Reduces Working Capital Requirements
A rapid detection method can decrease investment in product held in quarantined inventory at any given time. Also, because it takes fewer days to produce the same amount of product, the shortened cycle time also reduces safety stock requirements and its associated working capital investment.

Improves Operational Efficiencies

Shorter cycle times results in a leaner, more responsive manufacturing operation, which improves a company’s financial metrics, including return on invested capital and inventory turns.

Improves Recovery from Contamination Events
Rapid detection means earlier detection of contamination when it does occur. This helps to minimise the amount of product affected, accelerate corrective action and get the manufacturing facility back on track quickly. Also, risk of customer service interruptions or product recalls is minimised.

Saves Warehouse Space
Reduced inventories throughout the supply chain will decrease the physical space required in the manufacturing and distribution facilities for in-process inventories and safety stock. It may also reduce the need for outsourced warehousing, or defer the costs associated with facility expansion.

Shortens the Cash Cycle
With rapid detection methods, finished goods are released to market faster, leading to an accelerated revenue cycle.

Swift Decision-Making
A rapid detection system provides actionable information that allows product to move forward quickly. When contamination is detected, that batch can be isolated and attention focused on remediation and further process improvement.

Contamination Benefit

As significant as it is to take days out of the production cycle, the benefits more than double if there is a contamination event. This is because the sooner a problem is identified, the faster the manufacturing line can be stopped, the problem removed, and production and testing of a replacement batch commenced. A quicker response time minimises the overall economic impact of discarded or reprocessed goods and also increases customer response times, saving money at the same time as protecting the company’s reputation.

Laboratory Sustainability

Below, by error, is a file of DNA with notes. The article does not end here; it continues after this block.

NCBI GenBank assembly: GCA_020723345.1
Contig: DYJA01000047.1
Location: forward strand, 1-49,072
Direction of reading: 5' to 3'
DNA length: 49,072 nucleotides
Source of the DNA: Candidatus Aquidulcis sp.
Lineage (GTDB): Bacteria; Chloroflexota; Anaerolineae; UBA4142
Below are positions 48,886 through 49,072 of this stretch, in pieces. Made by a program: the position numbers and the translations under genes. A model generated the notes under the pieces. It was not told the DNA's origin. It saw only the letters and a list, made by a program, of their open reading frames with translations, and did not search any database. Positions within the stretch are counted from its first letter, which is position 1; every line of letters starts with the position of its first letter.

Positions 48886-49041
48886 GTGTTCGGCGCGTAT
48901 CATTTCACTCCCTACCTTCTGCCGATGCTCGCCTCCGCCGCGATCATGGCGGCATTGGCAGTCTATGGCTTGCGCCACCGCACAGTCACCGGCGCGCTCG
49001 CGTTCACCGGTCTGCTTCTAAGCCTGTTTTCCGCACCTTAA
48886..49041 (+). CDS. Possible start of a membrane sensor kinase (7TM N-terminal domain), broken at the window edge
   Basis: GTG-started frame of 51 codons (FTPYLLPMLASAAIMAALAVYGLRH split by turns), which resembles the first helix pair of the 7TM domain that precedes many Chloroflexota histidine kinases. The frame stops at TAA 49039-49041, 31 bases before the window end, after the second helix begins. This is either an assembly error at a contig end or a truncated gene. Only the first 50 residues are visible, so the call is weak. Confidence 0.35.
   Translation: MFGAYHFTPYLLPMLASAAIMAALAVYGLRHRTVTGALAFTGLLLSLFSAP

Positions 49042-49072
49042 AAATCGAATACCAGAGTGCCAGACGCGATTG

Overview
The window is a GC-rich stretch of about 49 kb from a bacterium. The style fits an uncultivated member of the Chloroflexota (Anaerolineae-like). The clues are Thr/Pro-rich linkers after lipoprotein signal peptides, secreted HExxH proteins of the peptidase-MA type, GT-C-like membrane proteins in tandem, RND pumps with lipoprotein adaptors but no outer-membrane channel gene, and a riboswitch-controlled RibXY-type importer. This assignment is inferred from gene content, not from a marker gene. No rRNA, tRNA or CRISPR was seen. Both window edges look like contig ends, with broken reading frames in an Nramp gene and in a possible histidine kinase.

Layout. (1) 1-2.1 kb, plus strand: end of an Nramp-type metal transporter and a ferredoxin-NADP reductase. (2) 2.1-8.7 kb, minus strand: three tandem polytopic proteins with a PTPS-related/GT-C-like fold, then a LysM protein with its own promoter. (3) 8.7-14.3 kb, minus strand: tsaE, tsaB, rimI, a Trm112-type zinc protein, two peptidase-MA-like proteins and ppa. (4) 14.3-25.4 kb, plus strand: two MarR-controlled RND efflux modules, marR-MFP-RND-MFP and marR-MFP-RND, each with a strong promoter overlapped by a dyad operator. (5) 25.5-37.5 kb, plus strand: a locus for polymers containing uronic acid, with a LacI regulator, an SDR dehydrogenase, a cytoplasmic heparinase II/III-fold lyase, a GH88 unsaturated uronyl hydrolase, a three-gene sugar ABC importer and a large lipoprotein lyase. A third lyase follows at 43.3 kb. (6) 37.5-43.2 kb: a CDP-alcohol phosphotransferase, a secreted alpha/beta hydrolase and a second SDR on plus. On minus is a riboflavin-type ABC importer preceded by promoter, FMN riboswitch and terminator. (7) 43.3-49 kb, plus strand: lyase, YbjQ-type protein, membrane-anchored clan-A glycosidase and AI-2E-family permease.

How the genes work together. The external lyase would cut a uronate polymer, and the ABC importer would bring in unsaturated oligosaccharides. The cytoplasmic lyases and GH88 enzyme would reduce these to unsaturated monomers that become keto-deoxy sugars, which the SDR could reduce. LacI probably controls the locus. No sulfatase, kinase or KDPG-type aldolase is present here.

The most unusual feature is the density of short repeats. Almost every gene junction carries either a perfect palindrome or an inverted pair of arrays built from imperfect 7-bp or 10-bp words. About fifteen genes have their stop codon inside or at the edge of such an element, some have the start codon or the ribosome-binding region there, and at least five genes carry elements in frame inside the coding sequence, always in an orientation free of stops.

The savings gained from implementing a rapid detection method do not even include the many environmental benefits it can also provide. Efforts to be greener have already been adopted by many pharmaceutical companies with solar panels, motiondetecting lights, energy monitoring and recyclable packaging measures to reduce a company’s footprint. Until now, though, the laboratory is one area that has yet to see much improvement.

Rapid microbial methods can reduce the amount of material that is generated and then disposed of, compared to traditional methods. Less waste to recycle or dispose of is a big saving. Often, a specialised medium is prepared for each standard organism type, as well as product- and site-specific organisms for various product samples. Yet a rapid method requires only a single broth enrichment be used to screen for all microorganisms, including bacteria, yeast and mould.

A company can quantify its savings using a rapid detection method with an environmental impact assessment, a companion tool to the financial impact assessment which helps companies evaluate their expected reductions in solid and liquid waste, as well as savings from reduced water and energy consumption (see Figure 3).

Conclusion


Controlling costs and operating more efficiently are priorities for everyone in pharmaceutical manufacturing. The company-wide benefits of a rapid method for screening raw materials, work-in-process and finished goods for contamination cannot be ignored. In addition, as pressure builds to improve sustainability, making the laboratory greener is another reason to adopt a rapid detection method.

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Cindy Lieberman joined Celsis International Ltd in 2007 as a Vice President. She brings significant manufacturing supply chain, technology and healthcare industry experience to the role from her previous positions.
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Cindy Lieberman